INJURED IN TOKYO 2020 OLYMPICS: ANDY MURRAY UNABLE TO DEFEND HIS SINGLES TITLE DUE TO QUADRICEPS MUSCLE STRAIN
Andy Murray withdrew from the men’s singles and was not able not to defend his Olympic title in Tokyo due to quadriceps muscle strain. The two-time Olympic champion, who won the men’s singles at London 2012 and Rio 2016, chose to continue competing in the doubles alongside teammate Joe Salisbury, following the advice from the doctors that he could only participate in one event.
The quadriceps muscles are composed of the rectus femoris, vastus medialis, vastus lateralis, and vastus intermedius. The rectus femoris is a two-jointed muscle as it crosses both the hip and knee joint and allows for hip flexion and knee extension. The quadriceps group functions in kicking, jumping, and running.
MECHANISM OF INJURY: Most injuries are noncontact, suggesting that injuries were sustained due to explosive movements, such as sprints and jumps. Acute quadriceps strain injuries happen during sudden forceful eccentric contraction of the muscles to control knee flexion and hip extension. Sports that require a lot of jumping are at high risk for quadriceps strains due to the significant eccentric work that the quadriceps must perform to counteract hip extension during upward propulsion and knee flexion during the landings. Sprinting and football kicking also require the quadriceps to perform significant eccentric work, specifically due to sudden deceleration such as in kicking and cutting, or forceful contraction of the muscles in sprinting, leaving them vulnerable to injury.
Excessive passive stretching or activation of a maximally stretched quadriceps can also cause strains.
Quadriceps strain is common in sports, such as running, jumping, soccer, basketball, or football, with an increased risk with conditions, such as tight/weak quadriceps, muscle imbalance, and/or muscle fatigue. A recent hamstring muscle injury was a risk factor for quadriceps muscle injury, possibly because changes in the biomechanics occur that predispose athletes to injury in different muscle groups (Orchard, 2001).
Of the quadriceps, the rectus femoris is most frequently strained because of the inherent risk of two-jointed muscles with a high percentage of type-II muscle fibers, similar to hamstrings and calf muscle strains. Excessive passive stretching or activation of a maximally stretched muscle can also cause strains. Muscle fatigue has also been shown to play a role in acute muscle injury.
Age was a risk factor for hamstring and calf muscle strains but was not a risk factor for quadriceps muscle strain (Orchard, 2001).
To prevent injuries, trainers, coaches, and therapists should always investigate these potential risk factors, and once identified, they should be addressed and fix with appropriate treatment/preventive remedies.
Evidence shows that there are ways to prevent quadriceps strain injuries and re-injuries.
An active warm-up should always precede any type of rehabilitation exercises as it has been shown to activate neural pathways in the muscle and reduce muscle viscosity (see reference). A proper warm-up begins with mild aerobic activity for 5-to-10 minutes to increase blood flow to the muscles, which increases their temperature and makes the fibers more responsive to stretching.
Quadriceps muscle flexibility should be part of any prevention program targeted to reduce rectus femoris injury. Dynamic stretching is preferred because, unlike static stretching, it is not associated with strength or performance deficits as studies suggest that dynamic stretching may even increase acute muscular power, such as leg extension power as demonstrated in one study.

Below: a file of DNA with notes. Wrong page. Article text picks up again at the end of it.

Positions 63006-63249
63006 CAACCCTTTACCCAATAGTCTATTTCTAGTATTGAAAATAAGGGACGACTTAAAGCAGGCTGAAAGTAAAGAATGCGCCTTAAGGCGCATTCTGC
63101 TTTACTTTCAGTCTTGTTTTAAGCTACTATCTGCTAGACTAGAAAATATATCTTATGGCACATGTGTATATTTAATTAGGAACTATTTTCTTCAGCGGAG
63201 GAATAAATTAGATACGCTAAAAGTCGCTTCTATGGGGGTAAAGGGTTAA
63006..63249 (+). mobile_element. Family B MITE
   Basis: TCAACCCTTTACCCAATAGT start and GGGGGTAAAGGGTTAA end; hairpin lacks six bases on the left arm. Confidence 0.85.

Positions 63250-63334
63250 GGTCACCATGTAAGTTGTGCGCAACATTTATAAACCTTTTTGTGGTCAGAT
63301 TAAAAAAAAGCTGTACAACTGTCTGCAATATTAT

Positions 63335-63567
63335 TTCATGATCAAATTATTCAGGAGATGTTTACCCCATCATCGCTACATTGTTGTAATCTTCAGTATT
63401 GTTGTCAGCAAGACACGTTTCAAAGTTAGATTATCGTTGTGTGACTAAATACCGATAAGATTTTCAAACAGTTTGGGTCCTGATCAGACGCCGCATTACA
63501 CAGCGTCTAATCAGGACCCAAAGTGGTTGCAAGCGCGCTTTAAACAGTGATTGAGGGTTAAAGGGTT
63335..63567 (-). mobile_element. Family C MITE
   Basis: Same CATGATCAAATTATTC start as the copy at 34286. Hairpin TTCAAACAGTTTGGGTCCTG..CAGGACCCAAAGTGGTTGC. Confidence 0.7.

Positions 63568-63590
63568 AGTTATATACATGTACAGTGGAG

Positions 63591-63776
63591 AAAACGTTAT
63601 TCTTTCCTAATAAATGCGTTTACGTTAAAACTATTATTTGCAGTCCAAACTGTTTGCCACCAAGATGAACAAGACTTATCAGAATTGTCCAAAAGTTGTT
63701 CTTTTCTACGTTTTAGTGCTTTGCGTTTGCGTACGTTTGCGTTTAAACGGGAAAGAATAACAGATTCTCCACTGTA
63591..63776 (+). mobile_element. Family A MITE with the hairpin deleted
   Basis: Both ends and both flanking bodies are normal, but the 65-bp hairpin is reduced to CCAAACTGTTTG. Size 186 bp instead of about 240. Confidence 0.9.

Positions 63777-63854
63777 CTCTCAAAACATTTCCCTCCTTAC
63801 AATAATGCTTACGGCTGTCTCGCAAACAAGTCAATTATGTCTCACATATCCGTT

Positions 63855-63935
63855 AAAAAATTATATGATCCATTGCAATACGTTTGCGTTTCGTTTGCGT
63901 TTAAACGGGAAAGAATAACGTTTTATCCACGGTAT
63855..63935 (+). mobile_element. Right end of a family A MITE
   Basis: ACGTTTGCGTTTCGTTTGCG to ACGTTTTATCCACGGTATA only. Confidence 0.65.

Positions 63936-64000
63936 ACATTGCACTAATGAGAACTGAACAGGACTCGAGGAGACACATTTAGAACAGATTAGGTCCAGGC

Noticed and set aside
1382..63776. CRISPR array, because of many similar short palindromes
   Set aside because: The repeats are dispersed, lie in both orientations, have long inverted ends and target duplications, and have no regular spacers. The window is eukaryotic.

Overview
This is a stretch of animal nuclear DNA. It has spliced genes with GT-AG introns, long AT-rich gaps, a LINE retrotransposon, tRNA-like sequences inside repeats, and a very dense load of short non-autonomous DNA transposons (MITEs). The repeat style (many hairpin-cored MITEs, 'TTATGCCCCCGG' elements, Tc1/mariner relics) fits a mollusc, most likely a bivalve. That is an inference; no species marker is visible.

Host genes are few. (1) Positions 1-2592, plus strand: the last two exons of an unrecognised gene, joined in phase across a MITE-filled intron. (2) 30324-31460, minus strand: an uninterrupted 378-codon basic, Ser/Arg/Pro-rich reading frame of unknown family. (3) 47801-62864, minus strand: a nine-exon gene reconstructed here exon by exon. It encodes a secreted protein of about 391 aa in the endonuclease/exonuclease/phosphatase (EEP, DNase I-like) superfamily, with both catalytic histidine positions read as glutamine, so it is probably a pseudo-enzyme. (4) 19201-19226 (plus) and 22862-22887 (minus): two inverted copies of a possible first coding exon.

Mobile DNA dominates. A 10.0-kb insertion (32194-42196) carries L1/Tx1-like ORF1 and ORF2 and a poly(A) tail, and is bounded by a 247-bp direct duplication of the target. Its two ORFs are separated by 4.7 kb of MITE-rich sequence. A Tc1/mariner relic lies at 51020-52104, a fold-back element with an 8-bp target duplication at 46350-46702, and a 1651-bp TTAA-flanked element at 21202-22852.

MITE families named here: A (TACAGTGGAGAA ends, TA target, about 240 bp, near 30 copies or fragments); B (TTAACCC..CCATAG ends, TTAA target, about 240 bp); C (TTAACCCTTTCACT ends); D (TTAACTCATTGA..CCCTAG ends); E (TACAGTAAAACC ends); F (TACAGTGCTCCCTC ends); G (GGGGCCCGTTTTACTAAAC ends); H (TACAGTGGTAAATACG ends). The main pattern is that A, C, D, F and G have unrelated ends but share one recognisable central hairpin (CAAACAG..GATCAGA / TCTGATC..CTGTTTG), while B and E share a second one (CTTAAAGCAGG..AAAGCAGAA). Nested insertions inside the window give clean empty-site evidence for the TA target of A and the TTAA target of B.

Strengthening helps in improving muscle function, range of motion, and mobility, increasing efficiency and performance as well as reducing fatigue, all of which can greatly reduce the chances of injury. The benefits of targeted strengthening exercises have been documented, as they promote the strengthening of the soft and bony structures. Strength training needs to be targeted and specific, that is, strengthening the right muscle specific to its function relative to the condition where injury typically occurs. As calf strain is often associated with the weakness in the eccentric strength of the gastrocnemius, resistance exercises targeting eccentric strength, as well as strength endurance have been implicated in preventing future muscle strains.
Jump-landing training focusing on decreasing the quadriceps to hamstring ratio is already recommended to decrease the risk of injuries for anterior cruciate ligament ruptures during jumping tasks, which may also apply to decrease the risk of quadriceps strains (see reference)
Athletes should strengthen their quadriceps eccentrically, which was also seen to decrease the incidence of hamstrings strains(see reference).
Core stability has been shown to decrease chances of lower extremity injuries, including injuries to the quadriceps muscles (see reference).
While stretching techniques have been proven to be effective in increasing muscle flexibility, studies have reported stretching, both static and dynamic, may cause a reduction in the maximal force output of the muscle (see reference). The application of localized vibration to the hamstrings of one leg has been reported to increase its flexibility without affecting the isometric strength of both the hamstrings and quadriceps of either leg (see reference). These suggest that localized vibration therapy, such as by Recovapro, may enhance or replace stretching for gaining flexibility without affecting the strength of the muscles.
CREDIT: Andy Murray Photograph by Lucy Nicholson/Reuters and Adam Pretty/Getty Images